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After a ten-year hiatus, competitive forensics is returning to campus, thanks to the efforts of a solitary Badger — and a few friends, who even dug into their own pockets for funding in 2001.

“From the ’80s until about 1991, we were one of the best teams in the country,” says Sarah Dowd, team co-captain. “In 2001, Chris Klundt [’05] moved here from Milwaukee and discovered we didn’t have a forensics team, so he started ours. For a student to start a successful forensics team is a huge accomplishment and essentially unheard of.”

During the past two years, the team has nearly doubled in size to eighteen active members, recruiting by word of mouth and e-mails, and holding weekly meetings. Steady communication is key to finding committed members, Dowd says, noting that the team is still rebuilding, hoping to eventually match college teams that are three times larger.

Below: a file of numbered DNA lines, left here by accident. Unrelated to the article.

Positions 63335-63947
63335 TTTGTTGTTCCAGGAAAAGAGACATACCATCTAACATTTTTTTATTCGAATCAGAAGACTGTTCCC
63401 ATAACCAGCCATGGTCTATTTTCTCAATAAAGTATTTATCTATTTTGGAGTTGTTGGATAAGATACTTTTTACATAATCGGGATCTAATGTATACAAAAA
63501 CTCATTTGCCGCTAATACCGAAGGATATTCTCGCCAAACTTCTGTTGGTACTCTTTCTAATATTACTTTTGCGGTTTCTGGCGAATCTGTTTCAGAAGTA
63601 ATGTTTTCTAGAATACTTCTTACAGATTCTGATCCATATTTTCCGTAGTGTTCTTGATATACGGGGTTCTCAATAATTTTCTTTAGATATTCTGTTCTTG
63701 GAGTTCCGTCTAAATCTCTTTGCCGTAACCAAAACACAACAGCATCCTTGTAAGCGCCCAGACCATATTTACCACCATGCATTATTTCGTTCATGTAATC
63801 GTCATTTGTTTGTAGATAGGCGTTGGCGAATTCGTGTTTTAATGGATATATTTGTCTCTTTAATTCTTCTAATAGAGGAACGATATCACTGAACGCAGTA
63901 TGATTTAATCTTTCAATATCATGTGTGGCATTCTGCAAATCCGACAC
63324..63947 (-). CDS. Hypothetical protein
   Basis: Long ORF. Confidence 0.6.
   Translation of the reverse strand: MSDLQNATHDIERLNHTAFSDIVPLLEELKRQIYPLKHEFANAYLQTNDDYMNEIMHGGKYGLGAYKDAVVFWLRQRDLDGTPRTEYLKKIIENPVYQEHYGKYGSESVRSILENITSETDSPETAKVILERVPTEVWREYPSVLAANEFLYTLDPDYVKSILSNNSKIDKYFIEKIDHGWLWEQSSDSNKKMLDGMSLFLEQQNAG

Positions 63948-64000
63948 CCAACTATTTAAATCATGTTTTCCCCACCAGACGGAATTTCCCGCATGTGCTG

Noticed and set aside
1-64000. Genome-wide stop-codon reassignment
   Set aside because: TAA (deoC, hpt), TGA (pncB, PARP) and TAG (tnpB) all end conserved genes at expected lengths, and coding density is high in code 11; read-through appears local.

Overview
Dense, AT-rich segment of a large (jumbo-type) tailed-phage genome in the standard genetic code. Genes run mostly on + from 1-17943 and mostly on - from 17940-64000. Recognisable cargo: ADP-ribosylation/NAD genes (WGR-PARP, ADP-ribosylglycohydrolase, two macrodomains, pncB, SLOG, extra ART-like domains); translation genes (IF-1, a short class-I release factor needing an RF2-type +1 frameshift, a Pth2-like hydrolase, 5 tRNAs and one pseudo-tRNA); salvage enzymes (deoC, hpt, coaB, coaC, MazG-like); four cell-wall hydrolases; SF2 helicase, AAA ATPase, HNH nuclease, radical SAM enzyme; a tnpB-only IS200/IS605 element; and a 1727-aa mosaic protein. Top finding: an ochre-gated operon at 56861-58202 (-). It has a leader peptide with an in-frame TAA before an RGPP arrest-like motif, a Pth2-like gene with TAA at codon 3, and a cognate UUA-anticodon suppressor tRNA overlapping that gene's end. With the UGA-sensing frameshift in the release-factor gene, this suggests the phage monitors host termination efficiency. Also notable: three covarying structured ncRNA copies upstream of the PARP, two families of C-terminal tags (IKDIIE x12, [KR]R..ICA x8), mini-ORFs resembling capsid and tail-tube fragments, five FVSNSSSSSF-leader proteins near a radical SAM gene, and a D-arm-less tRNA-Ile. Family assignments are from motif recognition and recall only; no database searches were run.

That said, six members represented the UW at the National Forensics Association tournament held in Springfield, Missouri, this spring. The team placed seventh in Division 2 competition, and Lucas Moench made the semifinals in extemporaneous speaking.

Beyond the thrill of competition, participating in forensics helps students hone their skills at writing papers and giving speeches. “A ten-minute speech is a five-page paper,” says Dowd. “My ability to write papers has increased tenfold.”

Published in the Summer 2009 issue

Tags: Humanities, Students

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